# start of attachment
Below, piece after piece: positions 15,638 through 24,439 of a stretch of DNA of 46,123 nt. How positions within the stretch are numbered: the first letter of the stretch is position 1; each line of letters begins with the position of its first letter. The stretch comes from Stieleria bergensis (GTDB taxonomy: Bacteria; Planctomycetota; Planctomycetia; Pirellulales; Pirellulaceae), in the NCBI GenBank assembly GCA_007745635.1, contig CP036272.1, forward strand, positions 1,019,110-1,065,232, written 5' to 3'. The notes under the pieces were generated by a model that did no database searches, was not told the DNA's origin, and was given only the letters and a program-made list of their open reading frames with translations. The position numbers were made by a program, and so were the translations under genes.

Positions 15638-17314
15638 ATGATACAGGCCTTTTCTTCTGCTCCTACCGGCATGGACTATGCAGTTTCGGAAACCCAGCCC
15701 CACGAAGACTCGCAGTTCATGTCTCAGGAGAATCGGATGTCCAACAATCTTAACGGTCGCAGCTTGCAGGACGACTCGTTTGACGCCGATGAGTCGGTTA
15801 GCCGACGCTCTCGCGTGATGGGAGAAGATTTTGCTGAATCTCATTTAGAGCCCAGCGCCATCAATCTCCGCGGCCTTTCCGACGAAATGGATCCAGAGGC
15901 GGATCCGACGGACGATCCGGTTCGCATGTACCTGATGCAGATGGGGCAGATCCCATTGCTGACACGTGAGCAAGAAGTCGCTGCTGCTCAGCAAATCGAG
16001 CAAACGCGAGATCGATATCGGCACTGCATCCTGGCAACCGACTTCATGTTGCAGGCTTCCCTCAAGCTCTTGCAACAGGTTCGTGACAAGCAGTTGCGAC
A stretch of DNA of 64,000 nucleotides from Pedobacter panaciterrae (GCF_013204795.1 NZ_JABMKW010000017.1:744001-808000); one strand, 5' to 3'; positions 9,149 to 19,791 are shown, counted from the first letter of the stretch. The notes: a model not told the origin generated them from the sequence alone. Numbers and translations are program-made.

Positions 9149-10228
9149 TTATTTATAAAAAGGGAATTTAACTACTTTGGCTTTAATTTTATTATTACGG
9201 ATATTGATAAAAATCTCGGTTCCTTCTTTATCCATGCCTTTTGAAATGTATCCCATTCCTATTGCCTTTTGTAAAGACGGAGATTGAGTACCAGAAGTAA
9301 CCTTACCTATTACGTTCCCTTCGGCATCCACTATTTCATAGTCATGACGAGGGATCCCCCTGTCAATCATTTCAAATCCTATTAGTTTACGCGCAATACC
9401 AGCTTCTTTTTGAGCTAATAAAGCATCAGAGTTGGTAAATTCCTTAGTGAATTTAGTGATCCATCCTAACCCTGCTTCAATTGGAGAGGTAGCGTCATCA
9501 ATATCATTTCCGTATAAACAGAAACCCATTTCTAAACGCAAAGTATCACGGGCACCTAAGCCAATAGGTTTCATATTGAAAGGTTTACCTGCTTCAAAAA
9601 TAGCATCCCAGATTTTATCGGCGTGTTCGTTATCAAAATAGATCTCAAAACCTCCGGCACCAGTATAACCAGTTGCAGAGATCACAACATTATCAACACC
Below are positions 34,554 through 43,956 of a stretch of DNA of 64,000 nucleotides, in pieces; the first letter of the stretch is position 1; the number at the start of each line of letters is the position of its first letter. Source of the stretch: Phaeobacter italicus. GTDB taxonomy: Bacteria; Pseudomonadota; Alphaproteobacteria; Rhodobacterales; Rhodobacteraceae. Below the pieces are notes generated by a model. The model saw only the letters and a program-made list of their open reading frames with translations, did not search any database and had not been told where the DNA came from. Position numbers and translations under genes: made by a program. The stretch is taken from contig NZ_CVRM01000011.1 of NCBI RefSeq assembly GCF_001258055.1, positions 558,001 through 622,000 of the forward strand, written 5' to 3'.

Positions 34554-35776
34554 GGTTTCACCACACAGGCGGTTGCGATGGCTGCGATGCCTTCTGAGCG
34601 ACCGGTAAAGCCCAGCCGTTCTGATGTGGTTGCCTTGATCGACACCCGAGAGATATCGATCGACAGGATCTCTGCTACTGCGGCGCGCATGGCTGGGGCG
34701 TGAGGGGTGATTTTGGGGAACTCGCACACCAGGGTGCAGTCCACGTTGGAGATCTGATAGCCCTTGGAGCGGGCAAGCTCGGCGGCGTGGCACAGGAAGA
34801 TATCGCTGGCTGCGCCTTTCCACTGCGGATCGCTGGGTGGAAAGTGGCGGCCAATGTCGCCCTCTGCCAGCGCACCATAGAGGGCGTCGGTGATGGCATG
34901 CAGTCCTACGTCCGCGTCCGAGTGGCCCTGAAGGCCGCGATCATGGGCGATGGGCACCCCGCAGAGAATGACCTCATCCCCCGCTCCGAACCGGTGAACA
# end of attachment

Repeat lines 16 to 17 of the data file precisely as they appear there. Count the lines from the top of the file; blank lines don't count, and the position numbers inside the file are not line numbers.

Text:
Below are positions 34,554 through 43,956 of a stretch of DNA of 64,000 nucleotides, in pieces; the first letter of the stretch is position 1; the number at the start of each line of letters is the position of its first letter. Source of the stretch: Phaeobacter italicus. GTDB taxonomy: Bacteria; Pseudomonadota; Alphaproteobacteria; Rhodobacterales; Rhodobacteraceae. Below the pieces are notes generated by a model. The model saw only the letters and a program-made list of their open reading frames with translations, did not search any database and had not been told where the DNA came from. Position numbers and translations under genes: made by a program. The stretch is taken from contig NZ_CVRM01000011.1 of NCBI RefSeq assembly GCF_001258055.1, positions 558,001 through 622,000 of the forward strand, written 5' to 3'.

Positions 34554-35776